Louis Braille (1809‐1852) was born in Coupvray, France. He became blind after an accident at the age of 3 and attended the Royal Institute for Blind Youth in Paris. In 1821 a lecturer named Charles Barbier described a form of code that soldiers used containing raised dots. Using this premise, Braille created his own code for the blind and published it in 1829 at the age of 20.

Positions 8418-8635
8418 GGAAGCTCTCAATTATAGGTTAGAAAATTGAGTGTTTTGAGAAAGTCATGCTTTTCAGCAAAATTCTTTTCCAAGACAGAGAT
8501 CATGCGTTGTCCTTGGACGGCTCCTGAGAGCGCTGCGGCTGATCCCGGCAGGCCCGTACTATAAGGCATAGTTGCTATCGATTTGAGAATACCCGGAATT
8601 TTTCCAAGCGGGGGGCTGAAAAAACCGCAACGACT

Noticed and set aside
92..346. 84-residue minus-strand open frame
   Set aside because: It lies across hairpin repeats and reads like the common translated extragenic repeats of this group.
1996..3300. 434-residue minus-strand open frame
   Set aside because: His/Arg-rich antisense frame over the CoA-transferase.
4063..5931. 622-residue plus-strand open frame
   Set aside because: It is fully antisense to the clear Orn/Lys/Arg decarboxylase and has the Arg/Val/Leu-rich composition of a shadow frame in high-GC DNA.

In 1860, the Missouri School of the Blind became the first in the United States to adopt Braille writing, however, several other systems of dot lettering were also being used around the country. Between 1900 and 1932 American Braille, British Braille, the New York Point System and the Standard Dot system were all competing to become the standard type for English‐speaking blind. A compromise system of dots is what we know today as English Braille.